Fish Stew with Fennel and Baby Potatoes (a.k.a. Pirate Stew)

At our house, this fast and fancy little number is also known as "Pirate Stew", a name inspired by one of my favourite children's books,  The Troll written by Julia Donaldson,  author of the beloved Gruffalo franchise. In it, a hapless Troll desperate to eat a goat (à la Three Billy Goats Gruff), is captured by a gang of fish-loving pirates with poor culinary skills.  The Troll is saved from jumping the plank when Pirate Peg Pokadot discovers his cookery book and frying pan. Sick of their own bony, briny, slimy cooking, the Pirates spare the Troll's life and make him the ship's cook.   Sadly for the Troll, when he turns to his "favourite page in his cookery book" a recipe for a nice goat stew, the incredulous Pirates inform him that he will be cooking fish and only fish, because that is what pirates are supposed eat.  

As someone who has many favourite pages in many cookbooks,  I feel terrible for the poor old Troll who will never realize his lifelong epicurean dream of cooking and eating a goat stew.  So as comfort, I imagine that at least if he's destined to a life full of fish stew, it is something  akin to this perfectly creamy, white wine and dill scented dish that appeared in Bon Appétit a couple of years ago.       

This stew takes under half an hour from start to finish, and it's elegant enough to feel special, but simple enough to make any old night of the week.  It's a cozy bowl full of fragrant chowder-like broth studded with bits of  fennel and satisfying chunks of fish and potato.  I enjoy sopping up the broth with a thick slice of buttered wholegrain bread, so as not to waste a drop.   This is undoubtedly a meal to warm the cockles of the heart - even the cockles of pirates, trolls, picky children and tired adults.  

From Bon Ap
1/4 cup olive oil
8 oz baby potatoes, sliced 1/4 inch thick
1/2 medium bulb of fennel, finely chopped
2 to 3 cloves of garlic, minced
1/4 cup dry white wine
2 cups of broth or water
1/4 cup crème fraîche
1 1/2 lbs skinless white fish,  cut in 2 inch pieces (I used local pickerel)*
2 tbsp. chopped fresh dill

1. Heat the olive oil in a large pan over medium high heat.  Cook potatoes until beginning to soften, around 3 minutes.  

2. Add fennel, garlic and season with salt and pepper.   Cook for 2 minutes, until fennel is soft, stirring occasionally.

3. Add wine, bring to a boil and reduce until almost evaporated.  Pour in 2 cups of broth.  Reduce heat to low and simmer for 10 minutes, until potatoes are soft.  

4. Stir in fish and crème fraîche and simmer for 4 minutes, or until fish is just cooked through.   Sprinkle in the fresh dill, and more salt and pepper, to taste. 

Serve with lemon wedges, if desired (the recipe calls for this, but I actually prefer it with out the lemon)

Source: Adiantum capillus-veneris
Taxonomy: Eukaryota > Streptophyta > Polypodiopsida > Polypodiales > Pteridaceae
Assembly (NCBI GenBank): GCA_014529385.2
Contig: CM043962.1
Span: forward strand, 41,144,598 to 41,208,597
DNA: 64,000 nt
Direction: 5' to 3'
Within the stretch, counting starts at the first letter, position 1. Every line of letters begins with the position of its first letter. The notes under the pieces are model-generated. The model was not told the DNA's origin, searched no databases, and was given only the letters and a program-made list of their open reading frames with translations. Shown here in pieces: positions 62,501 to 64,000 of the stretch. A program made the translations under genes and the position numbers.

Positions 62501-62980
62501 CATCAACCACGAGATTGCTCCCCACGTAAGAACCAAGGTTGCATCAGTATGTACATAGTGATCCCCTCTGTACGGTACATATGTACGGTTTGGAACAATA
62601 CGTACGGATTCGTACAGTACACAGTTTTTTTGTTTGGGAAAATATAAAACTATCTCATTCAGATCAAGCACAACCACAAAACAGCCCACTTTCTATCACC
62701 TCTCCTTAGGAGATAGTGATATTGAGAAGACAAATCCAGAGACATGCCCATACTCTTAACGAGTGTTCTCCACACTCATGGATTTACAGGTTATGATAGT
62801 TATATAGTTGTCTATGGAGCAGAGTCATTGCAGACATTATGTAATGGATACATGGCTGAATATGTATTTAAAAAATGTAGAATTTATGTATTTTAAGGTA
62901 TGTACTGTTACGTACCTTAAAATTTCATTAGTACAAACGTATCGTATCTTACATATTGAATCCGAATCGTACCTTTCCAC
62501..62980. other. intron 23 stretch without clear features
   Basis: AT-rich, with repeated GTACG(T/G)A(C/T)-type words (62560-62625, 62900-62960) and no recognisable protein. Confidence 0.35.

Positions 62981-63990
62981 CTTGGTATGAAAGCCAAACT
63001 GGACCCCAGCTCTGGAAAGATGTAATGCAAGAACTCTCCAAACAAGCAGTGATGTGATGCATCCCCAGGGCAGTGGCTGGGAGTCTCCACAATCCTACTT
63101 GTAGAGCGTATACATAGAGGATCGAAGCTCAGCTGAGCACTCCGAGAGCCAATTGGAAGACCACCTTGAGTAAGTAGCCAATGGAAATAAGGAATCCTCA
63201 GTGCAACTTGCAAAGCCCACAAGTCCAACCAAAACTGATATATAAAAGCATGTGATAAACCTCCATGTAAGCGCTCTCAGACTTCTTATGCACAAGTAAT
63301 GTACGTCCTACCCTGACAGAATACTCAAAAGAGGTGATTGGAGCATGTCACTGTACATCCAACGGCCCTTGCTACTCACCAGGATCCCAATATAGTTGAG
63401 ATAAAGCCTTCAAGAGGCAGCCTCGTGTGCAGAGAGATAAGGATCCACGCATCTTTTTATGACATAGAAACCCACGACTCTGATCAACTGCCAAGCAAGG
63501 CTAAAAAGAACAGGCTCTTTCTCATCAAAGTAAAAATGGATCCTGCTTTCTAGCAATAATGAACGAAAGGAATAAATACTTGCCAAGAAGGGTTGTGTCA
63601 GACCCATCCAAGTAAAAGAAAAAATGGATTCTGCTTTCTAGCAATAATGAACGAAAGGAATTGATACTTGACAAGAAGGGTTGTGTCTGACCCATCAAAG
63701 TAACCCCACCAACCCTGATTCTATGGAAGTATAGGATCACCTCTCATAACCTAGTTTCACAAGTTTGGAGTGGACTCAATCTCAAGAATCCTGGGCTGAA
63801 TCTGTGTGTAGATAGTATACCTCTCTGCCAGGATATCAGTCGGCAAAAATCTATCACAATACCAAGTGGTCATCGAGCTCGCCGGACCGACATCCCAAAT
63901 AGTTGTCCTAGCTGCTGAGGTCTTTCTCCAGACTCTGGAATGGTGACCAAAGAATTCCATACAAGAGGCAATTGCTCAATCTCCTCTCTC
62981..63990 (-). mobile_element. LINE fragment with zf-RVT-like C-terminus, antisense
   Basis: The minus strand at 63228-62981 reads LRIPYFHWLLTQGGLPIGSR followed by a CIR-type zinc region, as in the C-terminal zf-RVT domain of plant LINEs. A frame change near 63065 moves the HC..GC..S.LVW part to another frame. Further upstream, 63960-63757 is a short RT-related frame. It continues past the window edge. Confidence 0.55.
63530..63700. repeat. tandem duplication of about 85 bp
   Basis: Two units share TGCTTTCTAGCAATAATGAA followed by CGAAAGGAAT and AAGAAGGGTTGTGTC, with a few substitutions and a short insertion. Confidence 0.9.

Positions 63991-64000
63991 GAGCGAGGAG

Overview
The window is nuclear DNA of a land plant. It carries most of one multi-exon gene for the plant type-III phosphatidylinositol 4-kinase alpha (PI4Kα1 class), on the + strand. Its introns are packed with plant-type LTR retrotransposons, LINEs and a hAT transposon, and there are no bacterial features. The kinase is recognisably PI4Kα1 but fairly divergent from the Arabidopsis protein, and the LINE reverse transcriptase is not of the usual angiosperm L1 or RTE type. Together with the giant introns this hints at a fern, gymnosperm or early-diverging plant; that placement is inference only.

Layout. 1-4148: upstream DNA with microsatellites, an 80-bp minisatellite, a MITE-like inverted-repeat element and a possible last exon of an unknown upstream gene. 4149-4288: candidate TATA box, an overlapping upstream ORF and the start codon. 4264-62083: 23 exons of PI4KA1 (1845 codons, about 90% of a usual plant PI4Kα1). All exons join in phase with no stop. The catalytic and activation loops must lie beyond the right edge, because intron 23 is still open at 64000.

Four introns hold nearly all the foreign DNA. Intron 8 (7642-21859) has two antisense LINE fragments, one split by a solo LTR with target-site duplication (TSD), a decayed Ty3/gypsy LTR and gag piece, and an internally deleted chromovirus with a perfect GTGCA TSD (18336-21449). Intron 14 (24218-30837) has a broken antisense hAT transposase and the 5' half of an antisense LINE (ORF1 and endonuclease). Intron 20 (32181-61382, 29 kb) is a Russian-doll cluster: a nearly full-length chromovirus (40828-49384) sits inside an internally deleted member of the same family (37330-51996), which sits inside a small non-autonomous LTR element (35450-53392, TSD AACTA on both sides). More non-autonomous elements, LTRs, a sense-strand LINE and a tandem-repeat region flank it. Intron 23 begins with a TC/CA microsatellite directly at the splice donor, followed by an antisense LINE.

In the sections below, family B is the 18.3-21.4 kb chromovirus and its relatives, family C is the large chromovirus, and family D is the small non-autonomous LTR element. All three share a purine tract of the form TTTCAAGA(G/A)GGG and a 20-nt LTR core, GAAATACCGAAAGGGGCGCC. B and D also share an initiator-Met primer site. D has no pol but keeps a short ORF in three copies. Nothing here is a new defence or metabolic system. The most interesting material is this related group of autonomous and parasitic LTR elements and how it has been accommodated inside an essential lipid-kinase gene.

*I haven't tried it with anything but white fish, as per the recipe, but I think it would be just as delicious with other types of fish including trout, cold smoked trout or salmon, or even shrimp.  

Serves 4


Cucumber, Fennel and Ricotta Salad

In my humble opinion, this is a perfect early spring salad, especially for those of us who live somewhere where the sky and the ground seem irreverent towards the date on the calendar, and to our yearnings for sunshine and fresh food.  It's light and green, like spring, but calls for veggies that are available all year long:  avocado, fennel, cucumber and a handful of sprouts.  The light freshness satisfies my desire to move away from heartier winter veg like kale and squash, although it does little to curb my envy towards people living in warmer climates,  filling their faces with legitimate springtime delicacies.   

This recipe comes from award-winning British food writer and cook Nigel Slater's book Eat, in a section entitled On a Plate.  In the intro to the section he says,"Stuff that goes pretty much straight on to the plate often includes a raw ingredient at it's heart - something so perfect you want to eat it in all its glory."  In this recipe, I think the star is really the ricotta, especially if you make your own (which is surprisingly very simple) or you can get your hands on some that's really fresh.    I love how this salad uses a delicate creamy scoop of quality ricotta as a starting point for a lovely light meal.   In the case of this particular salad,  there are shavings of sweet anise scented fennel, a slight creamy textural variation from the avocado and a bright, refreshing crunch from cucumber and lemon, but this really could go in a variety of directions. Roasted or fresh cherry tomatoes, arugula, smoked trout or salmon, prosciutto, zucchini, pine nuts,  pistachios, mint or basil would all be welcome variations.  

So I will continue to make ricotta salad and eat "spring like" meals until the ground finally yields dusty pink stalks of rhubarb, pungent wild leeks and grassy green stalks of asparagus.  And when they finally, finally do appear I will most definitely feature them, in all their glory, on my plate. 

From Nigel Slater's Eat ( the original recipe is in The Guardian here)

2 tbsp. lemon juice
3 tbsp. olive oil
1 tsp. balsamic vinegar
3 sprigs of fresh dill (I also added a bit of mint) 
1/2 cucumber, peeled, seeded and cut in chunks
Small bulb of fennel, shaved
1 avocado, thinly sliced
Several handfuls of sprouts
1 large scoop of ricotta (about 1/2 a cup)
Flakey sea salt
1 handful of shelled, smashed pistachios

Whisk together lemon juice, olive oil, balsamic and dill in a medium size bowl.  Add in the cucumber, fennel and gently fold in slices of avocado.  Let this sit for about half an hour.

Add in several handfuls of sprouts and transfer to plates.  Top with a large scoops of ricotta, a sprinkle of pistachios and flakey sea salt.  Serve with more lemon on the side.  

Serves 2